BERGAMO, Italy — For centuries, the bell in Bergamos clock tower has rung 100 times every night at 10 p.m.
The coronavirus didnt stop the bell ringing, but it changed a great deal else as Bergamo, a prosperous town of 120,000 people less than an hour north of Milan with a picturesque city center and an ascendant football team, became the epicenter of the pandemic in Europe.
According to official data, 3,110 people died from the virus in the province of Bergamo between January and May. The provinces death rate from the virus was 278 per 100,000 inhabitants and was almost six times higher than in normal times. The number of daily new cases in Bergamo can now be counted on two hands.
“It was like being in a pot on a stove — every day the temperature increased by 1 degree” until it reached boiling point, Giorgio Gori, Bergamos mayor, told POLITICO.
Sitting in his high-ceilinged office in the neoclassical city hall, Gori described how he pulled his town through the pandemic, admitted that he underestimated the risks at firstand said he wished his center-left Democratic Party would ditch its national coalition partner, the 5Star Movement, and join forces with Silvio Berlusconis Forza Italia.
An investigation is already underway by Bergamos public prosecutors into whether authorities should have acted earlier.
Gori, who was reelected as mayor in 2019, had ups and downs during the pandemic but has remained well-liked — he was ranked the third most popular mayor in all of Italy in a survey last month. But hes feeling the pressure from the far-right League, which controls the wider Lombardy region and nearly every village around Bergamo.
Opponents say Gori underestimated the seriousness of the pandemic in its early stages and encouraged people to keep going out to help the economy. He posted on social media in early February after dining at a local Chinese restaurant, telling people to ignore the “completely unjustified alarmism. There is nothing to fear!” The League now uses that photo and those words on posters attacking the mayor.
“Everyone has to deal with his own conscience. I blame myself for not having understood it in advance,” Gori said, adding that he was “not alone” in failing to get to grips with the severity of the pandemic.
The mayor publicly admitted to having underestimated the problem but according to the League, it was too little, too late.
“We waited for the situation to cool down before printing those posters but his way of saying he was sorry was not enough,” said Giacomo Stucchi, a former MP who was defeated by Gori in last years municipal elections.
An investigation is already underway by Bergamos public prosecutors into whether authorities should have acted earlier. Investigators have already spoken with members of the regional and central governments — including Prime Minister Giuseppe Conte — but so far havent questioned Gori. Mayors dont get to make decisions about health care management or isolating infected areas — thats the job of regional and central authorities.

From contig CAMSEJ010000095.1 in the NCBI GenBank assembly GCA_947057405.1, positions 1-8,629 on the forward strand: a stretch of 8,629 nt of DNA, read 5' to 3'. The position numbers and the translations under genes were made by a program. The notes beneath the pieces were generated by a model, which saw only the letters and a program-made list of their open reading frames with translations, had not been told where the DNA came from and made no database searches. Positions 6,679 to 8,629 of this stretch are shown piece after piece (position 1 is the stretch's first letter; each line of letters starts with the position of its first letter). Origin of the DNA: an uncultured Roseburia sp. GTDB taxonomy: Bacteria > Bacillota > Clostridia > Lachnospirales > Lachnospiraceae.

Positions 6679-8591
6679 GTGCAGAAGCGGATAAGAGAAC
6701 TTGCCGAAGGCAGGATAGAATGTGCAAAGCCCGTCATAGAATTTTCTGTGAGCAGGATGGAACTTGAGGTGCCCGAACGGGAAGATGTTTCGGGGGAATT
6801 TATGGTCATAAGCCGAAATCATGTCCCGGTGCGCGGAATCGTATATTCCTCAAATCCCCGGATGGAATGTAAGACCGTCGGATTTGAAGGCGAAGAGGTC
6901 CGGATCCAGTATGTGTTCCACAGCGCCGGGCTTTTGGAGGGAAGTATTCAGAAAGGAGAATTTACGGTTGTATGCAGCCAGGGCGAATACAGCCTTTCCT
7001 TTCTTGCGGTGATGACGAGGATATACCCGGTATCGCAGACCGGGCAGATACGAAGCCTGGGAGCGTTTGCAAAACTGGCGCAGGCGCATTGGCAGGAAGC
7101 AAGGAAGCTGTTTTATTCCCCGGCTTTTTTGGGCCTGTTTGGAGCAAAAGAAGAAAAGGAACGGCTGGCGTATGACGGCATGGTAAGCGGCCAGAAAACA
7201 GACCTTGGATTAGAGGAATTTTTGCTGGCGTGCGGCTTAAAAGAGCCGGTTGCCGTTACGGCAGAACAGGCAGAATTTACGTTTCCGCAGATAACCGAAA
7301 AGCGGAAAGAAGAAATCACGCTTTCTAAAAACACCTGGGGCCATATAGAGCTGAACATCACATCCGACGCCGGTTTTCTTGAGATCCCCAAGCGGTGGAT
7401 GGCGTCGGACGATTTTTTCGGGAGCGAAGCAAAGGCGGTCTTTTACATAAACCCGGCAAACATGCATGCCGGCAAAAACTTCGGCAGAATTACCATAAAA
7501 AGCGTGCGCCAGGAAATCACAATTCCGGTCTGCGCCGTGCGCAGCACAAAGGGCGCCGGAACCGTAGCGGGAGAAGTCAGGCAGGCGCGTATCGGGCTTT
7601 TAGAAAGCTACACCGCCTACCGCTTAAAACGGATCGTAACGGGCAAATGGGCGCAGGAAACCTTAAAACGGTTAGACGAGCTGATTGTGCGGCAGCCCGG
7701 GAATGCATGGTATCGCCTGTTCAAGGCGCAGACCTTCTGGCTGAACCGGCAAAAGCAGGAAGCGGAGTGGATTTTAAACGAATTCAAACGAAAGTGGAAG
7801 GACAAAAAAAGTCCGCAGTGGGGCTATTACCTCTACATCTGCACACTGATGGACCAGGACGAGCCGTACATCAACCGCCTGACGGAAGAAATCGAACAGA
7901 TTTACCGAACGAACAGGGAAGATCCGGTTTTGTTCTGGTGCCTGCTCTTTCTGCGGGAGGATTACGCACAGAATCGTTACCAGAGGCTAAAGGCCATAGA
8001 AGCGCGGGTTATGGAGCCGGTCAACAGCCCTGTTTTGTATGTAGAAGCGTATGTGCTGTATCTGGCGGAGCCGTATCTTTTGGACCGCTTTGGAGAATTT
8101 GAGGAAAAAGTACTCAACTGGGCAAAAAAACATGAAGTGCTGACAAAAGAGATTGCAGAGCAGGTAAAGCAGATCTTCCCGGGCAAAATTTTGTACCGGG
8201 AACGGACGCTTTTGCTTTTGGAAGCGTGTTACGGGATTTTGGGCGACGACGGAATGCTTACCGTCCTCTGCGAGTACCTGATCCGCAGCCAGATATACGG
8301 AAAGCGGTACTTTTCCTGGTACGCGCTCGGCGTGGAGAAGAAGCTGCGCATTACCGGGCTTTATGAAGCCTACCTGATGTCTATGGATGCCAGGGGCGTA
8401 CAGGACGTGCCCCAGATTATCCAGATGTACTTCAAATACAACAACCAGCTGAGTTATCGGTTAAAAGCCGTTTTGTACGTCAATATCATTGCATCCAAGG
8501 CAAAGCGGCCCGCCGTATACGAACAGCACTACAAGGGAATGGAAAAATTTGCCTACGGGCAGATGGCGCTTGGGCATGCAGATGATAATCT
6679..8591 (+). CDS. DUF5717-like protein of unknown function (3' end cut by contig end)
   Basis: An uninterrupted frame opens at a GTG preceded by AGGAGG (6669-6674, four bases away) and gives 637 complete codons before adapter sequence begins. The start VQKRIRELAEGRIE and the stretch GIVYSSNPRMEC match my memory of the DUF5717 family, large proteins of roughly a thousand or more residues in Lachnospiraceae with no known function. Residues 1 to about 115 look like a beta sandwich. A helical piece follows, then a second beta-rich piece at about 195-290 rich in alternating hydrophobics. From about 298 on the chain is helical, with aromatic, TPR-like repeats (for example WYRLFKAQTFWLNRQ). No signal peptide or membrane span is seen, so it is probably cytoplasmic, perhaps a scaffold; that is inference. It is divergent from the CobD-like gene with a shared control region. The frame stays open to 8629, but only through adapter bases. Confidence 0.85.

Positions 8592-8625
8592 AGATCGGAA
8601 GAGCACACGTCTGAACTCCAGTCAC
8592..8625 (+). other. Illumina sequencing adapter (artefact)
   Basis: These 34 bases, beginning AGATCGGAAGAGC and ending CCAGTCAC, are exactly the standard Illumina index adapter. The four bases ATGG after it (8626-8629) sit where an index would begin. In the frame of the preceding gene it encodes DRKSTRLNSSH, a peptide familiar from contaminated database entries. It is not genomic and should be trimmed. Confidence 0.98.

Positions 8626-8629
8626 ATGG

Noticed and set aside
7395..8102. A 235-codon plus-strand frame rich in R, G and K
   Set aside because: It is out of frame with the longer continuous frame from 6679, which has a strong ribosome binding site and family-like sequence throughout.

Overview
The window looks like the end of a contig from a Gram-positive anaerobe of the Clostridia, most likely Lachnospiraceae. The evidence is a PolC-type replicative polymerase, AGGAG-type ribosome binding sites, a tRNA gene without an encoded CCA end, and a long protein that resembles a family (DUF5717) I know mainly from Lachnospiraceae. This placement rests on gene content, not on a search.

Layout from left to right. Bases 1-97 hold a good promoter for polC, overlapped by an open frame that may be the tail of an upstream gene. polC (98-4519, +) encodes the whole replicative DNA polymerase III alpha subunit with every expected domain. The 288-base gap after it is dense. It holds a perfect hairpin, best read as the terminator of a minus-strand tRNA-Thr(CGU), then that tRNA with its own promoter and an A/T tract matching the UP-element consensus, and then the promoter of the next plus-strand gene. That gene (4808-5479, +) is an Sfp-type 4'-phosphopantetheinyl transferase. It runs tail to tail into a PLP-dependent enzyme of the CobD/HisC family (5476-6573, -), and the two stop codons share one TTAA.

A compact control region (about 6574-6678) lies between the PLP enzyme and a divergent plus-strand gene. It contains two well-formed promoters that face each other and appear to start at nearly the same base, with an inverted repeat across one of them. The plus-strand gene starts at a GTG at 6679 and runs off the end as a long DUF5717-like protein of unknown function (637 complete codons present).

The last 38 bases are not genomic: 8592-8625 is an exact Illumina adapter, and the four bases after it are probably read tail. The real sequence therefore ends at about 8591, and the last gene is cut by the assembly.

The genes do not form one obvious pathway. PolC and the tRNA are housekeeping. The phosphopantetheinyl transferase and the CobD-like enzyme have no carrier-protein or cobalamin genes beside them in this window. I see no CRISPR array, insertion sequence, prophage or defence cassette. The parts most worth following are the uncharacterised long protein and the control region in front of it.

Hard at work
The people of Bergamo have a reputation in Italy for being hard workers and the Lombardy region is the industrial heart of the country, accounting for more than a quarter of all Italian exports.
According to Gori, in the early stages of the pandemic, the work ethic was “a handicap” as “we should have put the screwdriver down and stopped.”
“Theres nothing more alien to our culture than to stop working. Probably this feature — so deeply rooted in us — made it more difficult to understand what we should have done back then: stop working,” he said.
But Bergamos industriousness has had a positive side as the town moves toward recovery, said Gori, with volunteers helping the authorities by raising funds to buy face masks and protective equipment.
Bergamo is moving toward recovery | Emanuele Cremaschi/Getty Images
Maurizio Maggioni — a dentist who has been in charge of coronavirus-related projects run by the local Rotary Club — said the crisis has brought out the best in Bergamos people. Maggioni and other volunteers set up a call center that people could contact to ask for support. They received hundreds of calls every day and performed other public services such as buying equipment for doctors and delivering oxygen tanks.
Yet despite all the efforts and the increased stocks of medical equipment, “we are not ready for the second wave,” Maggioni said.
Beware of populists
At first, Gori was unimpressed with the response to the pandemic from Brussels.
“During the first weeks we felt a big distance between us and Europe, but things changed when the pandemic reached Germany and France, showing that the problem was not only about Italy,” he said.
He praised the recovery package drawn up by EU leaders, of which Italy would be a major beneficiary, saying such an effort “would have been unthinkable just a few months ago.”
Gori was less impressed by his own countrys efforts.
The Democratic Party hasnt succeeded in taming the 5Star Movement as Salvini managed to do when they were allied and its now being held hostage by anti-Europeans, the mayor said.
The mayor — who was instrumental in the rise of former Prime Minister and Mayor of Florence Matteo Renzi — said the government managed the coronavirus crisis “decently” but criticized it for a lack of policies to boost economic growth.
“The only way to defeat populism is to do things,” said Gori, who wants to scrap a pension reform brought in last year under the 5Star-League government and use the cash to cut taxes for female and young workers.
He also urged the government to invest more in innovation. “If we had 5G during the lockdown, we would have been far more productive in smart working,” he said.
With Read More – Source